2D Multi-Person Pose Estimation using Part Affinity Fields in Computer Vision

Santhtadi

6 min read

Pose Estimation

Hello everyone, did you ever wonder while working out or playing sports if you’re doing it the right way? if this is how others do it?

Well, I have, and I kept thinking if I can use our dear friend AI to evaluate our performance.

The solution that I’ve arrived at is comparing the posture of two people to find out how it can be corrected.

This blog post is about my findings in the first step in solving this problem – POSE ESTIMATION.

In this post, we are going to discuss one of the most interesting problems in Computer Vision – Pose Estimation.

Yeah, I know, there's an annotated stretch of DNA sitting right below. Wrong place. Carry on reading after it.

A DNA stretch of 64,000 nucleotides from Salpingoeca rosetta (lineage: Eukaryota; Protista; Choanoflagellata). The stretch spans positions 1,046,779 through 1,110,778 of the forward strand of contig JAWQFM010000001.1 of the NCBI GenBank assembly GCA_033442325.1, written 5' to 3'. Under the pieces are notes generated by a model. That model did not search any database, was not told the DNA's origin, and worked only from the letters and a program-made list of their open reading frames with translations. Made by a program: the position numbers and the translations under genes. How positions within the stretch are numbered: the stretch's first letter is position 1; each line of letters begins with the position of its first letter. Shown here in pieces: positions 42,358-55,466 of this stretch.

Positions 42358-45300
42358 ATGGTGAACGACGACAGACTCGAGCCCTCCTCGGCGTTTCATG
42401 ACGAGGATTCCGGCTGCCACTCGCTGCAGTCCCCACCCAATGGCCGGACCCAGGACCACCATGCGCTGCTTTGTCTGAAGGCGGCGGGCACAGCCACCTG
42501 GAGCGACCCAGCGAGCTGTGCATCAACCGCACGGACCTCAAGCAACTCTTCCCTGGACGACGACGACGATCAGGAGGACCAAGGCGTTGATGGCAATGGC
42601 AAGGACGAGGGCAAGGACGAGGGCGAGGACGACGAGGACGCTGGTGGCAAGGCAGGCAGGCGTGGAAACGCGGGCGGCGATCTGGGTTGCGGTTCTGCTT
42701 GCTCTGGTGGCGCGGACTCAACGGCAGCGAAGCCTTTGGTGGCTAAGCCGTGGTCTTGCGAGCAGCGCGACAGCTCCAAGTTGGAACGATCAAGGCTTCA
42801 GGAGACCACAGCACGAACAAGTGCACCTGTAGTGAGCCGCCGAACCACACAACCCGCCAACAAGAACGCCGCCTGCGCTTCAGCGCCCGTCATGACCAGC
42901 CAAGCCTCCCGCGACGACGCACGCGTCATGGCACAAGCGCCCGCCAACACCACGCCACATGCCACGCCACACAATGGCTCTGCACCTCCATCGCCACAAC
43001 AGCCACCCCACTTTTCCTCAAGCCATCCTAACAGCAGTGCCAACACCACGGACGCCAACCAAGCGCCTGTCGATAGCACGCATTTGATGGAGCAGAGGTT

In particular, we’ll be looking at a brilliant paper “OpenPose: Realtime Multi-Person 2D Pose Estimation using Part Affinity Fields” [https://arxiv.org/abs/1812.08008]

Before we start, I would like to mention a few references that have helped me a lot in figuring out this intriguing problem, please have a look at them for better understanding. They are mentioned at the bottom of this blog in section 10.

Let’s dive in

1. What is it?

Pose Estimation is determining the pose of a person in an image. Which means we’ll be locating the joints and limbs in a person.

2D pose estimation is the determination of the pose of a person in a 2-Dimensional Space (X – Y coordinates).

Figure 1.1: Pose Estimation Results
video source: https://pixabay.com/videos/walk-couples-in-love-love-3974/

2. Uses

Pose estimation can be used in many applications ranging from robotics and biomechanics (in order to correct the form and posture of a player) to predicting unusual activity in a live video stream